Is Electrum’s Bitcoin God (GOD) Wallet Stealing Your BTC via SEED Phrases? One Redditor Says YES!!!


According to Reddit user ‘Mimblezimble’, people who download the Bitcoin God (GOD) wallet that is currently available on, may face the risk of having their Bitcoin stolen by the software.

While this story may sound bizarre at first, Mimblezimble claims that he “caught Electrum’s GoD wallet red-handed” while trying to transmit his crypto seed keys to an unauthorized third party agent. However, since he was smart enough to have his network adapter disconnected while installing the wallet, the software was unable to send out any of his private data.

According to the Redditor:

“The wallet immediately tried to reach the site with a view on transmitting the electrum seed to the /electrum/seeds.php?seed={seed} script. This should remind you that whatever else you do, you should NEVER allow the secrets to touch the network.

That is why it is so important to export unsigned transaction to the network-disconnected signer (virtual) machine, sign the transaction there, and import the signed transaction back to the network-connected viewer (virtual) machine. In that case, even if the wallet is subverted, corrupted, or infected, it will not be able to steal your secrets.”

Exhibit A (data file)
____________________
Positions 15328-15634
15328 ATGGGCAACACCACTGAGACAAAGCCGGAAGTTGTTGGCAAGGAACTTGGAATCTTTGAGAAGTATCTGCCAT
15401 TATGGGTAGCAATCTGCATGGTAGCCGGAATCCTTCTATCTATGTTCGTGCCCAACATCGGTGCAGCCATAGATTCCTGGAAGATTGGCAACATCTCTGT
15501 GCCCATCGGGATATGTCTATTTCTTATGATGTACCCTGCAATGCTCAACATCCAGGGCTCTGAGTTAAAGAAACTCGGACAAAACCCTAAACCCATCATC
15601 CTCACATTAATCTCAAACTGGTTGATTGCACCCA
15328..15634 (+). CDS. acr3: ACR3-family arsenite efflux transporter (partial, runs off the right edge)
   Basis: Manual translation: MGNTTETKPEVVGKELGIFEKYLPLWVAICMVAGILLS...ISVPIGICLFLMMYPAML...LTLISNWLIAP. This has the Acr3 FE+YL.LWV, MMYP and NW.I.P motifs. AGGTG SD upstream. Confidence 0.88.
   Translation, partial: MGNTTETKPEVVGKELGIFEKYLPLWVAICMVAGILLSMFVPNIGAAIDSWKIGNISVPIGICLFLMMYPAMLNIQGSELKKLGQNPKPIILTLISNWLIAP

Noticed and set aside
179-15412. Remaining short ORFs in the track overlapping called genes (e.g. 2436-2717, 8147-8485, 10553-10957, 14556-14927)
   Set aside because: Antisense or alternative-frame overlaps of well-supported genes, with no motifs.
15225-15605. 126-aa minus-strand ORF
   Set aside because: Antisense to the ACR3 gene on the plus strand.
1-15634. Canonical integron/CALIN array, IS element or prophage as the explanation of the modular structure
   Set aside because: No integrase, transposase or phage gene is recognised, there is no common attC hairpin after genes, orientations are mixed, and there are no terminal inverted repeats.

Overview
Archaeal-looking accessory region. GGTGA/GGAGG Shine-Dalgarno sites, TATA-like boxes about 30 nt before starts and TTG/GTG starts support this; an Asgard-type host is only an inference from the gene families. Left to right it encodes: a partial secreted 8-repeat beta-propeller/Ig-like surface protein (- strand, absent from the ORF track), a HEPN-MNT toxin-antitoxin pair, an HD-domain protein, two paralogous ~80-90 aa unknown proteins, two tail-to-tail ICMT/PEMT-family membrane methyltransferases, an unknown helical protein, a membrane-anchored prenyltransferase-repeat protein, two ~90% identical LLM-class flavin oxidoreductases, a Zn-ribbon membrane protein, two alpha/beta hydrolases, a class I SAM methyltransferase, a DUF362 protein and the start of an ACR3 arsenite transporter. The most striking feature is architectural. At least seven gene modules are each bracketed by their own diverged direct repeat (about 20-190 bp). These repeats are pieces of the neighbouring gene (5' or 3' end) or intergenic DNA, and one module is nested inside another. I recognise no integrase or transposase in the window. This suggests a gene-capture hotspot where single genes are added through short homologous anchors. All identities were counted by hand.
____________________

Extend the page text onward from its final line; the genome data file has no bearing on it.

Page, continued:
Always Put Your Trust In Hardware Wallets

While crypto experts have time and again told altcoin holders to buy a hardware wallet if they own a substantial amount of digital assets, their advice has often gone unheeded.

Also, more often than not, many of today’s new crypto wallets are designed to steal your BTC. Thus, it is advisable to invest in hardware storage solutions that are not only cheap to procure but also provide a very high degree of safety. Some options worth checking out in this regard include TREZOR, OpenDime, Ledger, or KeepKey.

Some Other Pointers To Bear In Mind At All Times

When choosing a soft-wallet, it is always advisable to visit the product’s website. This should be done in order to check out the wallet’s relevant GitHub links as well as social media profiles and telegram chat rooms. You should also make sure that details related to the wallet’s authors are available (along with their email addresses).

Last but not least, the creation date of the wallet domain page should be checked via Whois. This should be done to ensure that the project is old and has thus been in the game for more than just a few months.

As a final word of advice, even wallet offerings that seem to be trusted and verified on Google Play or the Apple App store should not be blindly downloaded (since online stores many-a-time have ‘untested software’ available on their interfaces as well).

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